Compulsive gambling affects both men and women, and it cuts across cultural, social and economic lines. Although most people who play cards or wager never develop a gambling problem, certain factors are more often associated with compulsive gamblers:
Feb. 12, 2014
- Other behavior or mood disorders. People who gamble compulsively often have substance abuse problems, mood or personality disorders, or attention-deficit/hyperactivity disorder (ADHD). Many compulsive gamblers abuse alcohol, and many experience major depression.
- Age. Compulsive gambling is more common in younger and middle-aged people.
- Sex. Compulsive gambling is more common in men than in women. Women who gamble typically start later in life, are more apt to have depression, anxiety or bipolar disorders, and may become addicted more quickly. But gambling patterns among men and women have become increasingly similar.
- Family influence. If one of your parents had a gambling problem, the chances are greater that you will, too.
- Medications used to treat Parkinson's disease and restless legs syndrome. Medications called dopamine agonists have a rare side effect that results in compulsive behaviors, including gambling, in some people.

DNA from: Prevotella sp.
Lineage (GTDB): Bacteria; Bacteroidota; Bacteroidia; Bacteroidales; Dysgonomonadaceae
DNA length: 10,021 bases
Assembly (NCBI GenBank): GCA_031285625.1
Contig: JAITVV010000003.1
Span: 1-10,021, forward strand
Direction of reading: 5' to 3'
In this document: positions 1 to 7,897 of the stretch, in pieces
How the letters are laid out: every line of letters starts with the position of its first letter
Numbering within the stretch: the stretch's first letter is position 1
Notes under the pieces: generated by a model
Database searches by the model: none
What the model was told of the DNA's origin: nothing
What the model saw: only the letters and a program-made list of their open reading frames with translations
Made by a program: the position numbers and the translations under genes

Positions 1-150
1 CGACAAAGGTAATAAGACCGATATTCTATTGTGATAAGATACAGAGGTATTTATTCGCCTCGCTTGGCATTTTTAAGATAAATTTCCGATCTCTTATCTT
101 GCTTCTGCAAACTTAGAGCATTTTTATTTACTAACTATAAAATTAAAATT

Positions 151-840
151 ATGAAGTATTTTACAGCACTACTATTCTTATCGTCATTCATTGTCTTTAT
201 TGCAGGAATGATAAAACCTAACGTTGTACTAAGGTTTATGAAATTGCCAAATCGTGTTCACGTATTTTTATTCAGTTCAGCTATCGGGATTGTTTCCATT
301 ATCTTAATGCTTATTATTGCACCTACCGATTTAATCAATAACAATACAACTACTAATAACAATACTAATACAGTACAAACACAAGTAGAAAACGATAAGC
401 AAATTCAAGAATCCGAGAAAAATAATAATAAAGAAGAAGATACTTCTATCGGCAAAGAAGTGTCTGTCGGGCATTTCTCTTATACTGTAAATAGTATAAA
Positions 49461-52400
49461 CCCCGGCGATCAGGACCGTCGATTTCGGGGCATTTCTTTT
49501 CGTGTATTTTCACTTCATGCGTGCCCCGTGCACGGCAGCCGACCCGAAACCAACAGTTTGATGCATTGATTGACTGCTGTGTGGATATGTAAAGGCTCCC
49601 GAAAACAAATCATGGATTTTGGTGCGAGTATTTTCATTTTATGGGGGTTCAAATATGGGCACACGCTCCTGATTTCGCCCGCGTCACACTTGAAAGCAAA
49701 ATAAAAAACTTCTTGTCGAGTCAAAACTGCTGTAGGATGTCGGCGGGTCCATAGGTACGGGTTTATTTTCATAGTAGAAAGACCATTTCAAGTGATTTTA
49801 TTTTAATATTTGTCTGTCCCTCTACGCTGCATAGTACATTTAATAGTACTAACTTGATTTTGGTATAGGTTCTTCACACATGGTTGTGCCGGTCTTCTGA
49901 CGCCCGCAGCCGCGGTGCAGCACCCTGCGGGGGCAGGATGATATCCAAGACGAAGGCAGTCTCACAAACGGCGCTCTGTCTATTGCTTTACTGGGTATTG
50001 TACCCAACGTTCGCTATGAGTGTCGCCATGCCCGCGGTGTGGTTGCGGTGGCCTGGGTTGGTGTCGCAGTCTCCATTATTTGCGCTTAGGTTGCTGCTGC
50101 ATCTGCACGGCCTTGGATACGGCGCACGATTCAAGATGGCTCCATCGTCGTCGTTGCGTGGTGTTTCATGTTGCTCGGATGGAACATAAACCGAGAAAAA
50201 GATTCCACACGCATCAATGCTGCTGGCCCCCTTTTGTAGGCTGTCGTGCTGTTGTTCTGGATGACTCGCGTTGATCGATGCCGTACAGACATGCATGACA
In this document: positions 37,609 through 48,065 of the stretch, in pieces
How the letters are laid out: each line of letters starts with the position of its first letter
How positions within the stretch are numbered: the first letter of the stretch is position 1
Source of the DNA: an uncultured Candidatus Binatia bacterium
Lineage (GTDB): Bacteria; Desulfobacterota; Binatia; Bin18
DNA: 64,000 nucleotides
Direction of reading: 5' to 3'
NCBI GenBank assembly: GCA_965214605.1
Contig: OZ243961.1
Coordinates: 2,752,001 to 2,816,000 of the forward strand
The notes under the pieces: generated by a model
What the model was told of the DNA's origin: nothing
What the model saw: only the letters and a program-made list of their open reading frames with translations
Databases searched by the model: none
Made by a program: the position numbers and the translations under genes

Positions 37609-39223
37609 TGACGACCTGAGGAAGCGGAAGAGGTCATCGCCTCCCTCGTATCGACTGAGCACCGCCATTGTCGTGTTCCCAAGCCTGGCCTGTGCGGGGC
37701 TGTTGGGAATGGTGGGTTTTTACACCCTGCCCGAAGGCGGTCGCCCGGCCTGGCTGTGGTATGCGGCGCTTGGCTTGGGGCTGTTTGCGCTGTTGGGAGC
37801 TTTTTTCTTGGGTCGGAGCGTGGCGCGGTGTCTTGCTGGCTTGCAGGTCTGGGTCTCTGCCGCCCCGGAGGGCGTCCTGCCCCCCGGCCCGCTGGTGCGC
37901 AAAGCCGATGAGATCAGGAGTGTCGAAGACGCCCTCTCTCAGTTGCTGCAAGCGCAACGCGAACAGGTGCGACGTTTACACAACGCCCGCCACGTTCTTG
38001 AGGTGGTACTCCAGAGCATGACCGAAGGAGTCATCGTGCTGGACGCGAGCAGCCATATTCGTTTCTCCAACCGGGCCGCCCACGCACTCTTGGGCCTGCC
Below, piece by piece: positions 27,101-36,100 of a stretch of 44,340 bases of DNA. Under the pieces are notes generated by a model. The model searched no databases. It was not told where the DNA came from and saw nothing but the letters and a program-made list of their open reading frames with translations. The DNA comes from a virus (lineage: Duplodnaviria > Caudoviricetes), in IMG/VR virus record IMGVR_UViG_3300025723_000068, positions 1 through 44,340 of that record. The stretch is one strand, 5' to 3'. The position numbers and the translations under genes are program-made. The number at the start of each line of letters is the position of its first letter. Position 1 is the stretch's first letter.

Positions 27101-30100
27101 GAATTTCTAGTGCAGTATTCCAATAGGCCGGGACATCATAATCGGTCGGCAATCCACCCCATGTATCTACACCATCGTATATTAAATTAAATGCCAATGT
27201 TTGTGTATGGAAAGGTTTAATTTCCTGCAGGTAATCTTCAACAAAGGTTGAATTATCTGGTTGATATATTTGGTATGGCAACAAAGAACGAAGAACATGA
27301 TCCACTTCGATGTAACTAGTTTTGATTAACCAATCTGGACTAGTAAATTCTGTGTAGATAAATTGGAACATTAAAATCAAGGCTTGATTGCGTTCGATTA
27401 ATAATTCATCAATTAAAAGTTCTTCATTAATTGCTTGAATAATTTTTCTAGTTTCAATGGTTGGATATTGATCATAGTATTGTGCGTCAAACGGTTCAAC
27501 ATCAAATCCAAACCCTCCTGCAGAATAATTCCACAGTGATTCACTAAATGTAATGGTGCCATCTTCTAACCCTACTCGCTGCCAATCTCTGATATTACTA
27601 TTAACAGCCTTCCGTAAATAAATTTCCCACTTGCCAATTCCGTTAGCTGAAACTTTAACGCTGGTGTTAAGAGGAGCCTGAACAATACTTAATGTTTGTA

- Certain personality characteristics. Being highly competitive, a workaholic, restless or easily bored may increase your risk.
- Gambling disorder. In: Diagnostic and Statistical Manual of Mental Disorders DSM-5. 5th ed. Arlington, Va.: American Psychiatric Association; 2013. http://www.psychiatryonline.com. Accessed Aug. 26, 2013.
- Highlights of changes from DSM-IV-TR to DSM-5. American Psychiatric Association. http://www.dsm5.org/Documents/changes%20from%20dsm-iv-tr%20to%20dsm-5.pdf. Accessed Aug. 26, 2013.
- Questions and answers about Gamblers Anonymous. Gamblers Anonymous. http://www.gamblersanonymous.org/ga/content/questions-answers-about-gamblers-anonymous. Accessed Aug. 26, 2013.
- Unwin BK, et al. Pathologic gambling. http://www.uptodate.com/home. Accessed Aug. 26, 2013.
- Schneekloth TD (expert opinion). Mayo Clinic, Rochester, Minn. Oct. 2, 2013.
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